Tesla had some successes recently with its many battles to be allowed to sell its vehicles directly to customers instead of having to go through third-party dealerships. While Indiana strengthened its ban in February, Tesla escaped it by being ‘grandfathered in’ and they took a win for direct sales in Wyoming last month.
The winning streak ended today as the Utah Supreme court ruled against the company in a lawsuit seeking to obtain a dealer license in the state.
Tesla had it tough in Utah. The company thought that it could operate in the state so it built a $3 million store in Salt Lake City in 2015 (pictured above), but the full-fledged store was demoted to a gallery/service center two weeks before opening due to the Utah attorney general’s office ruling that it was against the state’s direct sales law.
Under the current version of the law, Tesla can service its vehicles in Utah and potential buyers can go to the store to look at the Model S and X, but they can’t buy, discuss the price or take a test drive from Tesla employees.
The state legislators, local dealerships and Tesla were trying to find a compromise last year to allow Tesla to operate its store, but the company ended up opposing the bill which it found too restrictive. It would have allowed a made-to-order business model, which is Tesla’s main model, but would have also blocked the automaker from keeping any inventory at the store, which Tesla says it puts unfair limits on its business. It’s also not entirely clear how test drives and sale transactions would have been handled under the new proposal.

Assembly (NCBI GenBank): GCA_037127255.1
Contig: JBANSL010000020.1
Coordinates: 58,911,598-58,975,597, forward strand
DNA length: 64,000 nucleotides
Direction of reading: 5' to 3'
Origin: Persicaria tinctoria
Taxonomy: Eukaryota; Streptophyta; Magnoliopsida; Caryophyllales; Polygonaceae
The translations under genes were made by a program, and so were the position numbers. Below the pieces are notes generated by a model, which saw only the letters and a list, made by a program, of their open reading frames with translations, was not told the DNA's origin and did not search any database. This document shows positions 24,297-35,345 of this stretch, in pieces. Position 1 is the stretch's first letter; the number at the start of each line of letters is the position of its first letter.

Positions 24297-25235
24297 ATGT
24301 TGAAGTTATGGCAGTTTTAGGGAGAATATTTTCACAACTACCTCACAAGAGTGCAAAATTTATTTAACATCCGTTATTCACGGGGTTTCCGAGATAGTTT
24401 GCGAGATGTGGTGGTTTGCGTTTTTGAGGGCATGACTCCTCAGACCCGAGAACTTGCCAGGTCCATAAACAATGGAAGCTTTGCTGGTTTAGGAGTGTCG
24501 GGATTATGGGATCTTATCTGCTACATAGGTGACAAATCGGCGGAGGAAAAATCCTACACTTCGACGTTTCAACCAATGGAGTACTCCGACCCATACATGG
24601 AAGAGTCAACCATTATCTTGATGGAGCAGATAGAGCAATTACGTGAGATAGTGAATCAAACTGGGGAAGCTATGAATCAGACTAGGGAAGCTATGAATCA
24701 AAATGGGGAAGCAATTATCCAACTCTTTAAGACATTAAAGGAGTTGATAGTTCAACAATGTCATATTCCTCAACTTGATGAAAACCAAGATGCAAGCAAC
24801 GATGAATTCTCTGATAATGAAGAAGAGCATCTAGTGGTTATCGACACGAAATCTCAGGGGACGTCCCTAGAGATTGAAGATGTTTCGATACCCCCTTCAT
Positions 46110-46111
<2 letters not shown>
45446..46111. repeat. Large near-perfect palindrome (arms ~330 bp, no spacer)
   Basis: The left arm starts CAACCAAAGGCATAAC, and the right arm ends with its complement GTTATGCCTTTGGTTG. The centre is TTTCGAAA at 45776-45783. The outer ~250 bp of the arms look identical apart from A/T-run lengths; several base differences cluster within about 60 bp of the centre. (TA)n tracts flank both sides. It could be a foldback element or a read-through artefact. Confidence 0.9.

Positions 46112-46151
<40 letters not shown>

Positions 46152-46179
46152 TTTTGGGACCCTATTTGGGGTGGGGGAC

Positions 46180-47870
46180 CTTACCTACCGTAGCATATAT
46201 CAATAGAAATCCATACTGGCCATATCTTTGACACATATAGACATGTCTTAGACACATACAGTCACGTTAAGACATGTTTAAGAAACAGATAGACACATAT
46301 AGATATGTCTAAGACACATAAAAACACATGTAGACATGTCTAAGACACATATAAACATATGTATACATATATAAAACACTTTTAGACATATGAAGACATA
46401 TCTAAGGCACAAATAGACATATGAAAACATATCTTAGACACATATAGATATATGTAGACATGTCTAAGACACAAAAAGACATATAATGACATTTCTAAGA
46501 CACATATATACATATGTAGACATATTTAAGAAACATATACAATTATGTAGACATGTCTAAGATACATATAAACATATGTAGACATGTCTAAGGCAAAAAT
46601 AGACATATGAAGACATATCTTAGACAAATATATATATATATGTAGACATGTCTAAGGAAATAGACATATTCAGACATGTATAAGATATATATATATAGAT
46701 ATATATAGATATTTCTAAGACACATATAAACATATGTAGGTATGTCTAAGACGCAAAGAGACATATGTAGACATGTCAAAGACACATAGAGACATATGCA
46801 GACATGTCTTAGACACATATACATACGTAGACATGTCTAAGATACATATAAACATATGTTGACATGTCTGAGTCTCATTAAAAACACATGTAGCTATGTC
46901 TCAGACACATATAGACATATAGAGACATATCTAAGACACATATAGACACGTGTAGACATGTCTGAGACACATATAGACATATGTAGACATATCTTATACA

The proposed legislation led to ludicrous exchanges on the assembly floor, like this state legislator making the argument that Tesla shouldn’t be allowed to let people test drive its vehicles and then buy them online because his wife can’t try products from Amazon before buying them:
The bill was heavily backed by local dealerships. Tesla General Counsel Todd Maron commented about their influence at the time:
“I think the fundamental problem is, as Representative Coleman explained, people at the negotiating table wanted for us to not be able to sell cars in the state of Utah. They wanted to dictate the terms their competitors would be able to sell cars. In that dynamic it’s very difficult to reach an agreement. At points we were very close to an agreement, but when pen got put to paper … there wasn’t a deal to be had that was good for consumers in the state of Utah.”
The proposal was later rejected and Tesla moved its fight to the Utah Supreme court.
Today, they ruled against Tesla 5-0. The company made the argument that by applying for a license with a subsidiary, Tesla UT, and entering into a dealer agreement with the subsidiary, it complied with the requirements to obtain a license.
The court disagreed and Justice Thomas Lee wrote in the ruling:
“We interpret the statutes to prohibit a motor vehicle manufacturer from owning part of any separate entity that sells the manufacturer’s new motor vehicles in this state. We also uphold the statutory scheme against Tesla UT’s constitutional attack.”
We asked Tesla for a comment on the ruling. We will update if we get an answer.
Update: A Tesla spokesperson sent us the following statement:
“The Utah ruling is disappointing for Tesla and all Utah consumers interested in consumer choice, free markets, and sustainable energy. We will pursue all options to ensure that Tesla can operate in Utah without restriction. In the meantime, we will continue to provide service and limited sales activities (through our used car license) at our location in South Salt Lake City.”
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